Former Karnataka chief minister D.V. Sadananda Gowda, one among the 12 senior ministers to be dropped from the Modi cabinet recently, was accorded a hero's welcome by party workers when he landed at the Kempegowda international airport in Bengaluru on Friday evening.
The recent cabinet rejig has paved the way for younger leadership at the Centre. However, the seniors, who have been dropped, seem to have a bigger role cut out for them in the party, as elections are getting tougher for the ruling BJP to win.
Karnataka is the only south Indian state to be ruled by the saffron party and is considered the gateway to BJP's expansion plan.
Gowda, the 68-year-old Vokkaliga leader, a two-time MLA, one-time MLC and four-time MP (twice from Dakshina Kannada and then from Bengaluru North) has an impressive career graph. Also, it was during his stint as the state BJP president that the party came to power in Karnataka for the first time in 2008, under the leadership of B.S. Yediyurappa. Gowda, known as an organisational man, became the 20th chief minister in 2011 after Yediyurappa stepped down as CM over his indictment by the Lokayukta in the illegal mining case. Gowda lasted for barely a year as he failed to hold the party together.
With the Modi government coming to power in 2014, Gowda was handed over the Railways portfolio. However, his lacklustre performance led to his demotions in the cabinet--from Railways to Law and Social Justice and to Statistics and Programme Implementation.
Following the demise of H.N. Ananth Kumar, Gowda was allotted the Chemicals and Fertilisers portfolio, which he continued to hold in his second stint as a minister till the cabinet reshuffle on July 8.
"I feel indebted to my party workers for showering their love on me when I have stepped down as a minister. This has motivated me to work harder. We must all work together to strengthen the party and ensure that BJP wins at least seven seats in Bengaluru North (Parliamentary constituency) in the 2023 assembly polls," said Gowda, who turned emotional on seeing the huge crowd of party workers and his supporters.
"I resigned as a minister as soon as the party president J.P. Naddaji telephoned me and other senior ministers on July 8 morning, and told us our services were needed to strengthen the party. Over the last 27 years, the party gave me every opportunity and post possible, and I discharged my responsibilities with dedication. I have suffered humiliations and endured the ups and downs of political life," said Gowda, while speaking to the reporters.
Back in the pavilion, Gowda might have to focus on the BJP's electoral performance in the state that has remained wanting. The party has always fallen short of a clear majority owing to its poor show in the Old Mysuru region (BJP holds nine out of 59 seats, excluding Bengaluru Urban) and Hyderabad-Karnataka (15 out of 40 seats) regions, which has also led to the advent of the controversial "Operation Kamala" (poaching of MLAs from rival camp) in the state.
While the saffron party has managed to consolidate its support in the Lingayat-dominated North Karnataka and Central Karnataka with the mass appeal of Lingayat strongman Yediyurappa and its social engineering, the Hindutva wave continues to make winning polls a breeze for the party in the Coastal Karnataka region.
The BJP's lack of strong leadership in the Old Mysuru region, a strong forte of the Congress party and the Janata Dal-Secular, takes the blame for the party failing to attain a clear majority (113 seats in the 224-member assembly).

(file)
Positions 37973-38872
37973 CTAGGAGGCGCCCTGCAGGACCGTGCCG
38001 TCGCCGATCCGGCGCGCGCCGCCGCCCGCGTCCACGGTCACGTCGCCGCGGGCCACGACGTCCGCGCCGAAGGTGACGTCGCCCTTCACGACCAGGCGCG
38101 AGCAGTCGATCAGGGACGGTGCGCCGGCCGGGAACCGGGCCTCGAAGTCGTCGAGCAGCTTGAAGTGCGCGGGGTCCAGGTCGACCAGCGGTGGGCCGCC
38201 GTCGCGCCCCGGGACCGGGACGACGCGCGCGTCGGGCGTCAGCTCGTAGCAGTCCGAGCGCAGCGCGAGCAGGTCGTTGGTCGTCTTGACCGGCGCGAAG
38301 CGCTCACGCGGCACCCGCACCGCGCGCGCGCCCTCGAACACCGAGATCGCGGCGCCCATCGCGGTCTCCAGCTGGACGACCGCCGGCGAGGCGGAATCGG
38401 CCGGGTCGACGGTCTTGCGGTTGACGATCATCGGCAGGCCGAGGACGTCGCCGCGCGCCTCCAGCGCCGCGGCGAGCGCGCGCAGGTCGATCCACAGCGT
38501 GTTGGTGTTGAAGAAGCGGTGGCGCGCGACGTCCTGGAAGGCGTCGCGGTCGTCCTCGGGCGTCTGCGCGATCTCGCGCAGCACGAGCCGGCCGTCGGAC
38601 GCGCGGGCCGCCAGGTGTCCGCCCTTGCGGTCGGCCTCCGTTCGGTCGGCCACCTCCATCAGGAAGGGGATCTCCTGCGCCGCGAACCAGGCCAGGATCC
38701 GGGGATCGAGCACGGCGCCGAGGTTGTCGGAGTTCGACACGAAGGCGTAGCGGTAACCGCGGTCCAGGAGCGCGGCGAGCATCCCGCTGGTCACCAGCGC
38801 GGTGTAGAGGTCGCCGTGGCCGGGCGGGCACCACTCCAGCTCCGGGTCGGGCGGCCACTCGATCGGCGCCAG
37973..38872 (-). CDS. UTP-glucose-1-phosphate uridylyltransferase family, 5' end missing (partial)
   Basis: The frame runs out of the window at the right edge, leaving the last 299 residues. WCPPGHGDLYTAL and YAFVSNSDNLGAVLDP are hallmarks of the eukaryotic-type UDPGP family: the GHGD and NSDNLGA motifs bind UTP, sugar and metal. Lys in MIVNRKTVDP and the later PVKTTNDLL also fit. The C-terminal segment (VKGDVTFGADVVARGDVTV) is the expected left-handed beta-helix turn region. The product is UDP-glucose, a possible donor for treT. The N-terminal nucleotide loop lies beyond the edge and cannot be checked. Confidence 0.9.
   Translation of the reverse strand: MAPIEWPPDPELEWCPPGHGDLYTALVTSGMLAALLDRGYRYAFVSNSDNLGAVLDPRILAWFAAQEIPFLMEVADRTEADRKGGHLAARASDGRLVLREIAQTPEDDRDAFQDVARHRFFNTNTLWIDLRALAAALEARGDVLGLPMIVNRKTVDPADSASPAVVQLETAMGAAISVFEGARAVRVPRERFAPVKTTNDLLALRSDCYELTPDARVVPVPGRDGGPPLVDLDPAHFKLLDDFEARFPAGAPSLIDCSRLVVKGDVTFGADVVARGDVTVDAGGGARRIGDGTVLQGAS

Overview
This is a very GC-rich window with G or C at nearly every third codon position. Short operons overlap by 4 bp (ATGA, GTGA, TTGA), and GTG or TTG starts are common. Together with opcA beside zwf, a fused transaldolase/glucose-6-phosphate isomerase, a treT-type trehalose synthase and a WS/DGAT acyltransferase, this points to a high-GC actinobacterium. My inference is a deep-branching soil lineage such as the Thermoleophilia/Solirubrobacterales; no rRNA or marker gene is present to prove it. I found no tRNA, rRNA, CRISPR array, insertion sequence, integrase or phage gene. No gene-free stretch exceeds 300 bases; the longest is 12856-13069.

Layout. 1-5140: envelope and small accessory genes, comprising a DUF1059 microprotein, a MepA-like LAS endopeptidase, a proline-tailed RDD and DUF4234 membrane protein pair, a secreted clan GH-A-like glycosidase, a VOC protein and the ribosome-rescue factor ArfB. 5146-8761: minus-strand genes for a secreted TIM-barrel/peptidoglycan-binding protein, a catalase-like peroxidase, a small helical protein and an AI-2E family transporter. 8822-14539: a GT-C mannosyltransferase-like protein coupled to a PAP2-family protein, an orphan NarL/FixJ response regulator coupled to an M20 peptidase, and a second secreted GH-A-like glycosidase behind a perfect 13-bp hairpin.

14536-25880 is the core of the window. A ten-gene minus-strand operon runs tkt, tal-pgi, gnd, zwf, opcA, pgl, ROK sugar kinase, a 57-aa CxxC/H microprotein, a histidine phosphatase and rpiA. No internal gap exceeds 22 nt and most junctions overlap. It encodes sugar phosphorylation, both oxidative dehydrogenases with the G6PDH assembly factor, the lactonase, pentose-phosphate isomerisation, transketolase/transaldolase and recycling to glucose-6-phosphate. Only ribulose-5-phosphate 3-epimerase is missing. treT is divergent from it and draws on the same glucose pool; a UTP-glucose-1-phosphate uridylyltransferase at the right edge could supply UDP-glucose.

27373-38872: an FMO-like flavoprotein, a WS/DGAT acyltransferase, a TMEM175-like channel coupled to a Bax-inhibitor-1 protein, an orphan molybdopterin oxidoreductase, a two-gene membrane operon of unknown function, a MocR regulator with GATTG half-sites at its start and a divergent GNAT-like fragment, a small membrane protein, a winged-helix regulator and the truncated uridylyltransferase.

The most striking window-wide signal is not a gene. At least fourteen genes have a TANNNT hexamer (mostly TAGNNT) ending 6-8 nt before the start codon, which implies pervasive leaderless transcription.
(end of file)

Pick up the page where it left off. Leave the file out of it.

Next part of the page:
The former prime minister and JDS patriarch H.D. Devegowda is the tallest Vokkaliga leader. The power tussle between Devegowda's son and former chief minister H.D. Kumaraswamy, and KPCC chief D.K. Shivakumar, to emerge as a political successor to Devegowda is no longer a secret. The rise of Kuruba strongman and former chief minister Siddaramaiah has spelt the end of Vokkaliga dominance in the region, making it a level playing ground for all three parties.
Interestingly, the BJP's long list of Vokkaliga leaders--from Sadananda Gowda, Bachegowda, R. Ashok, Dr Ashwathanarayan, S.R. Vishwanath, C. T. Ravi, C. P. Yogishwar, Pratap Simha, and Shobha Karandlaje have failed to challenge their opponents with political aggression.
If the BJP bagging 11 out of the 28 assembly seats in Bengaluru Urban, which has a sizeable Vokkaliga population, combined with Devegowda's defeat in Tumkur and the BJP wresting 25 of the 28 seats in the 2019 Parliament polls is any indication, the BJP stands a good chance to make a foray into the Vokkaliga heartland.
- Deve Gowda clarifies why JD(S) chose to side with BJP; accuses Cong of sidelining his party
- Karnataka: Lokayukta raids 70 locations in disproportionate assets cases against 13 officials
- ‘Cybersecurity issues’; Karnataka HC suspends video conferencing facilities
- Wild elephant gored Arjuna before officials could fire tranquillizer, CM condoles jumbo's passing
In July 2019, many Vokkaliga leaders from the Congress and the JDS--Dr K. Sudhakar, S.T. Somashekhar, K. Gopalaiah, and Narayana Gowda, jumped ship to the BJP during "Operation Kamala" that toppled the coalition government and installed a BJP government in the state. This has built an impressive lineup of Vokkaliga leaders in the party now.
Taking a cue, the BJP high command has made the Vokkaliga leadership within the party more visible by anointing Dr Ashwathnarayan as one of the three deputy chief ministers. The party also elevated Chikmagalur MLA C.T. Ravi as its national general secretary, and more recently, inducted Karandlaje into the Union cabinet (as Gowda's replacement).
Ahead of the crucial 2023 assembly elections, Gowda and his fellow Vokkaliga leaders sure have a daunting task--to breach the JDS and the Congress territory, and harvest seats to establish their political dominance in the region.
For Gowda, it's not the end of his political innings, but the beginning of slog overs.